After that, back to our original anchorage for our last 3 allowed days. Quite a hopscotch routine! If you wish to remain longer in San Diego, you must move to rolly waters that have a longer stay-period. PS You can´t buy any boat parts in Coronado.

And leaving the United States, well you can't just go to the Customs Dock as you do when checking in. You have to go downtown to check out, quite a distance away, and then must leave the US within 48 hours. Will sure be glad to get to Mexico, away from all the regulations!

We've spent the last several days doing the last boat stuff, where everything is easily available, before our next stop in Mexico. Jordan has attached dinghy wheels for all the upcoming beach landings. And he removed the boat propeller and had it re-pitched as the RPMs were too high for the speed of Sea Turtle. The test run after reattachment indicated a faster speed with lower RPMs so the re-pitching was a successful manoeuvre. Next big job is to try to find a spinnaker pole so we can fly our colourful spinnaker sail in light winds.

We have also spent several days with family and friends who have been in the area and came for a visit. Here's our smallest and cutest visitor so far...

Abbey, Jordan's sister and brother-in-law's dog

As far as tourist things, one day we visited the USS Midway, a recently decommissioned aircraft carrier of 1927. It used 260 gallons of fuel per mile and 10 tons of food per day. Jordan especially really enjoyed going through it and seeing the engine room...a guy thing...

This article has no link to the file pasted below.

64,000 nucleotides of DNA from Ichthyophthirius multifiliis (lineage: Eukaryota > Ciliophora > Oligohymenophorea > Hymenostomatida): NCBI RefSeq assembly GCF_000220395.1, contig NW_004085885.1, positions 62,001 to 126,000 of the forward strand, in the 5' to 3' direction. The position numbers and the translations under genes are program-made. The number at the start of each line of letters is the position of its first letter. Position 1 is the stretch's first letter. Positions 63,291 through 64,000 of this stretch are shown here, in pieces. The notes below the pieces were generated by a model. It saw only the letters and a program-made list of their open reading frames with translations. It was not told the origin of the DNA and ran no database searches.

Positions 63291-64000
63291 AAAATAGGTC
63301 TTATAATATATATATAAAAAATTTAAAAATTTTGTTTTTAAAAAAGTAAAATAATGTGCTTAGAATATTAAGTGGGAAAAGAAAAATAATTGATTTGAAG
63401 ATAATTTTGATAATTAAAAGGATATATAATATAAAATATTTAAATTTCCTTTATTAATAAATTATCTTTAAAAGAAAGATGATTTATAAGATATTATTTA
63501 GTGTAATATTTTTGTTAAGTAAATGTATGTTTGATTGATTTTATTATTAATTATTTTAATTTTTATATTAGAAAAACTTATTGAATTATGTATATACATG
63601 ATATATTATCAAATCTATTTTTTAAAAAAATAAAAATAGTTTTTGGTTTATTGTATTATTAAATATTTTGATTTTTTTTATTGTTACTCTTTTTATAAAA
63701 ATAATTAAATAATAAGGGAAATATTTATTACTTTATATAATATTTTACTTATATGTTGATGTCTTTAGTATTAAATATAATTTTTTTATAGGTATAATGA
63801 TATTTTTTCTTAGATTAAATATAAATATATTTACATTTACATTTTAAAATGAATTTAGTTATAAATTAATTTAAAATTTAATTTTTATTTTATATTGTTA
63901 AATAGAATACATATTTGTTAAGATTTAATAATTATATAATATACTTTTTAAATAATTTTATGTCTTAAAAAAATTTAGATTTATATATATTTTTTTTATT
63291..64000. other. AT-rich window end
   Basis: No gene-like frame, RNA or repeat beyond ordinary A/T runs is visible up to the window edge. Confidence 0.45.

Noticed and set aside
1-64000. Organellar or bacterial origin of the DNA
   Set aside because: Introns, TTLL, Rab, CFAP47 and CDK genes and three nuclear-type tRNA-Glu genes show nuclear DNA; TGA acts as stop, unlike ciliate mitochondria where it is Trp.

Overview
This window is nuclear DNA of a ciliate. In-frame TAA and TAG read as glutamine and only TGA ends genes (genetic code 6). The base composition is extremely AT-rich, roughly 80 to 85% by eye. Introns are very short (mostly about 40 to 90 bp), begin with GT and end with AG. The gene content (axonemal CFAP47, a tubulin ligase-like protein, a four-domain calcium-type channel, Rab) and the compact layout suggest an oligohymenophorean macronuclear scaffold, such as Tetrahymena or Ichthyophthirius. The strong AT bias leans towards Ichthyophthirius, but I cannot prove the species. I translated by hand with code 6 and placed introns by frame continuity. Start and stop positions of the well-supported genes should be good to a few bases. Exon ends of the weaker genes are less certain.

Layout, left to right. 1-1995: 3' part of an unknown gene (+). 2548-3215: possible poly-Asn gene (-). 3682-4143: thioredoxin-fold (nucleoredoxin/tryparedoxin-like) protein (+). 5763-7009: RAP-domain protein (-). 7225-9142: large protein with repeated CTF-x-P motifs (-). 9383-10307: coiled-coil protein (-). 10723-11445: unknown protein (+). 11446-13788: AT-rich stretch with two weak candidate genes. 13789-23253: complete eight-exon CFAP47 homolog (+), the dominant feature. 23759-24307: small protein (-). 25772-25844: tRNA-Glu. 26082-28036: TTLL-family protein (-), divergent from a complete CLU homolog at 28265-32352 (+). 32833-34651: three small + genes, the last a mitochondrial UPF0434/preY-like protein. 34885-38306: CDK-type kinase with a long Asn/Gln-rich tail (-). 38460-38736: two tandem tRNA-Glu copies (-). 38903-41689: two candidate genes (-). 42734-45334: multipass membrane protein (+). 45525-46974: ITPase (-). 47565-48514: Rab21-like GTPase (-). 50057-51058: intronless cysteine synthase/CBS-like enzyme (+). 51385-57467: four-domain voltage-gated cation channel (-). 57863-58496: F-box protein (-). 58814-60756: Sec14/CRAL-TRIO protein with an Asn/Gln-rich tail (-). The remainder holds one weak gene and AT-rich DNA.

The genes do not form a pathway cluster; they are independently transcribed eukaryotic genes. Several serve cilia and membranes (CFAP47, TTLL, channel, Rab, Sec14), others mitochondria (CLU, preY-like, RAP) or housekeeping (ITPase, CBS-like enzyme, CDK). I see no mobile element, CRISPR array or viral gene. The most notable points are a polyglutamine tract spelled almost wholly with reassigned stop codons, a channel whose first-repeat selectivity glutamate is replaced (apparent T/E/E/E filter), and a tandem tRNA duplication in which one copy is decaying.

Communications room - big change from nowadays!

Another day, we toured the non-profit San Diego Wild Animal Park. The Park was not originally intended to have public access but it was later opened to the public as more funds were required to keep it in operation. It's dedicated to protecting and preserving wildlife and habitats.

The Park breeds endangered species as most animals will not breed in zoos and require a natural setting, which the Park provides. It also provides a home to animals that have nowhere else to go, such as the African elephants that were to be slaughtered in Swaziland and 2 injured condors that will later be released from the Park.

We spent 5-6 hours walking all around the 1,800 acre Park and were able to get very close to several of the 3,500 rare and exotic animals. Our photos show only a few of them - check our Photo Gallery in the Past San Francisco album at the end of the set - and I identified all that I could remember.

In the evening, we watched a toe-nail clipping of the moon setting until it was sitting on the horizon - just like a happy smile!